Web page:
With MLB season paused, strength and conditioning coaches forced to modify workout programs

For every strength and conditioning coach in Major League Baseball, there’s a rhythm, a flow and a purpose to how they design their year-round workout programs. 
Most years, it goes like clockwork.

“Every season — offseason, preseason, meaning spring training, and in-season — they have a certain amount of work volume,” Rangers strength and conditioning coach Jose Vazquez told Sporting News in a phone interview. “In the offseason, the work volume is very heavy. There’s a lot of running, a lot of lifting, a lot of stuff, so to speak. As we approach the season, we cut the volume back and we scale down the number of exercises, the number of repetitions, the number of things we do because the baseball takes over.”

You know where this is going, obviously. 

The coronavirus-mandated shutdown of the baseball season — as with pretty much every sport across the globe — has thrown a wrench into the plans of strength and conditioning coaches in MLB. 

“Right now the challenge is that we don’t have an end in sight for this thing,” Vazquez said. “So what I’ve told guys is, let’s go to a medium volume and let’s just keep that up until we’re told some sort of timeline. That’s the challenge. Basically, we’re trying to go into some sort of a hybrid between offseason and preseason.”

In a Zoom video call with media folks on Thursday morning, Cardinals president of baseball operations John Mozeliak said he estimated his players are back to a “mid-January” position right now when it comes to their preseason progress. 

The workouts can vary by player. 

“Right now, our program is just based off what they have available,” Cardinals strength and conditioning coach Lance Lance Thomason told SN. “With all the gyms shutting down, not everyone has access to a gym or equipment, so we’re making modifications. A lot of guys are just doing some body-weight stuff at home because that’s all they have. We’re trying to work with the guys to provide the best opportunity to maintain where they’re at. We revisit those on a weekly basis. If they all of a sudden had access to more equipment, we could make some modifications.”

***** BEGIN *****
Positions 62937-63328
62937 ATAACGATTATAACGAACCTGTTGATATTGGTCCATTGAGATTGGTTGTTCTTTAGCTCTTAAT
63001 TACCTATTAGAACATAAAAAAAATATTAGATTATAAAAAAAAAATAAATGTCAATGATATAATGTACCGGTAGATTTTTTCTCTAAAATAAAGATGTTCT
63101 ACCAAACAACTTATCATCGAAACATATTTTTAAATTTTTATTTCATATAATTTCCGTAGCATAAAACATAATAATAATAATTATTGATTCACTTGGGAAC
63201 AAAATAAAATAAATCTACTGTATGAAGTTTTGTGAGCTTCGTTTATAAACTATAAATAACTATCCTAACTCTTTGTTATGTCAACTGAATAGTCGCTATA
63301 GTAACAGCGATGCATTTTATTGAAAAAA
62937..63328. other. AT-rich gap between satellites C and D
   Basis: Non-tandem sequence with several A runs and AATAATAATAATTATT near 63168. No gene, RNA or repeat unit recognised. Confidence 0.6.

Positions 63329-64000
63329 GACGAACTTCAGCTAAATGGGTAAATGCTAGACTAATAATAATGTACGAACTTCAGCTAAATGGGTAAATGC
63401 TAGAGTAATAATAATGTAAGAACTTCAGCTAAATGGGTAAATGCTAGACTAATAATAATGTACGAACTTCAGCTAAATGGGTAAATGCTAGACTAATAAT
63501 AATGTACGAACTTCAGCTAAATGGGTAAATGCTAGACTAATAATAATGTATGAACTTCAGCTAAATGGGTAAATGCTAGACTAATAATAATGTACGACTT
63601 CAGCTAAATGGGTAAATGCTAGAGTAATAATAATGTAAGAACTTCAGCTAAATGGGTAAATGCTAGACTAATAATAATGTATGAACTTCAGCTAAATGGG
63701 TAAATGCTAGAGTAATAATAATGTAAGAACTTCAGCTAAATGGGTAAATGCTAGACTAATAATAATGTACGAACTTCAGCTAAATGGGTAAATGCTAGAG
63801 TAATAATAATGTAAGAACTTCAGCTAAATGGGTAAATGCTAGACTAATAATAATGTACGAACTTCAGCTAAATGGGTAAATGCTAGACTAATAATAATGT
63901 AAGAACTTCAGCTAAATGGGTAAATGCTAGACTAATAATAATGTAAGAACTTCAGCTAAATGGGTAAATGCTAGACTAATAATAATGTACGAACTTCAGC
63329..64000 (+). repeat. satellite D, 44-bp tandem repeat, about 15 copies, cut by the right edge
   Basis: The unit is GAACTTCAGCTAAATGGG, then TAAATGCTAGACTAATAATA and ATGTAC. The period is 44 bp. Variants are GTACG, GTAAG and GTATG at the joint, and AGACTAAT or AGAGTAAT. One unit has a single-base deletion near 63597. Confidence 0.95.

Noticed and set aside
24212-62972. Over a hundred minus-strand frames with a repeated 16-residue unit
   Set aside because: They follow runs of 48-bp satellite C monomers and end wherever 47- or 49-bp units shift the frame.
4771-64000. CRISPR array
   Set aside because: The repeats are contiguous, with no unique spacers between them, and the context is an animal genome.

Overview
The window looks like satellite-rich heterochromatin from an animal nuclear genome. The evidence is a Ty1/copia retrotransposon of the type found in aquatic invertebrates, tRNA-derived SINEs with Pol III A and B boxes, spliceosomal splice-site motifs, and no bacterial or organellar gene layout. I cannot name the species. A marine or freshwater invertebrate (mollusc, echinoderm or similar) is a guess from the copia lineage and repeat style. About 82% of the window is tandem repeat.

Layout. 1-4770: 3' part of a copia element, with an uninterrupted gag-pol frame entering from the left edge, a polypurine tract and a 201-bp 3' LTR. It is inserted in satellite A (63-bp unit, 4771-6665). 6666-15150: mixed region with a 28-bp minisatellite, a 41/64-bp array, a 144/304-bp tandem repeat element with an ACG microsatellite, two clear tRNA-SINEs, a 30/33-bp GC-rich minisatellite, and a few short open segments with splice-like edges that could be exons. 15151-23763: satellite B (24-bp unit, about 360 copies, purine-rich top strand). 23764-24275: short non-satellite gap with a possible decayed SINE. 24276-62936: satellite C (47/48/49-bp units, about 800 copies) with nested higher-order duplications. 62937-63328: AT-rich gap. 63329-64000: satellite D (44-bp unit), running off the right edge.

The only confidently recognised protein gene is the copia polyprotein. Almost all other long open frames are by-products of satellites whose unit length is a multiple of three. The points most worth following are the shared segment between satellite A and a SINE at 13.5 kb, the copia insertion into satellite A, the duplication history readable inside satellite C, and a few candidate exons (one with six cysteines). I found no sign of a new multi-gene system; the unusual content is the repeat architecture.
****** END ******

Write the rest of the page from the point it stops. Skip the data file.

It’s a challenge, yes, but as both Vazquez and Thomason were quick to point out, with what’s happening in the world right now, it’s a rather insignificant challenge. 

“I’ve told them, ‘Look, guys, in the grand scheme of life, this isn’t biggest issue right now.’ Obviously, we’re navigating a new world,” Vazquez said. “Just make sure you take care of personal business, make sure you can take care of families. Focus on that, and we’ll do our best to get you the best workout that we can, the best ideas we can under the circumstances. We have to say to ourselves, what’s the most important thing for my life right now? Lifting weights and hitting a baseball is probably not the most important thing. So let’s keep that in perspective and do the best we can with the equipment that we have, with the access that we have, and in time they’ll let us know where we can go, when we can go back to the stadium and that kind of stuff.” 

Thomason: “Obviously, there’s uncertainty on on all fronts, whether it’s professional sports or what not. We’re basically just trying to create somewhat of a normal schedule for these guys. They worked really hard in the offseason, and we just want to make sure that they’re ready to go when MLB says we can play baseball again.”

To deal with their challenges — now and during regular year-long programs — 10 major-league teams use the TeamBuildr app to manage their strength and conditioning programs, including the Rangers and Cardinals. 

“The way the app’s designed, if there’s a video attached to it — this was was great for the offseason, and it’s coming in handy now — we put a program together, and drop it on their calendar, and then they have access to that on the phone,” Thomason said. “And then they just go down the list. If they know what I want them to do, they can click on it.

If they don’t know what it is, there’s a video attached to it. They watch that video, hit complete on their end. As an organization, we’ve used it for about seven years. Pretty well versed in TeamBuildr.”

The Cardinals were the first MLB team to reach out about the possibility of using the app to manage their needs.

“We were able to do a lot of customization with them,” TeamBuildr CEO Hewitt Tomlin said, “but also in a way that benefitted other customers.”

Tomlin said a total of 10 teams — the Rangers, Cardinals, Angels, Padres, Diamondbacks, A’s, Marlins, Rays, Astros and Braves — use the app. 

“A couple days ago, I was mowing the yard and a player called. I stopped what I was doing and within five minutes he had a workout on his phone that he could follow. That’s the beauty of this thing,” said Vazquez, who said the Rangers have been using the app for three years. “Getting the workouts to the guys, not that complicated. Helping guys to work out at home, giving them ideas of what to do, not that complicated. What makes it difficult is the timeframe. Can’t tell a guy, ‘Now you cut back.’ Or, ‘Now you’ve got to do this.’ That’s what’s challenging.”

And the timeframe isn’t something they’ll have an answer to any time soon. 

“We’re obviously in the same boat. We don’t know much,” Thomason said. “We just try to base our decisions off the information we have. We know it’s probably not going to start in the next couple of weeks, but once we hear a date, we’ll adjust our programs again and make sure that everyone has what they need to be prepared.” 

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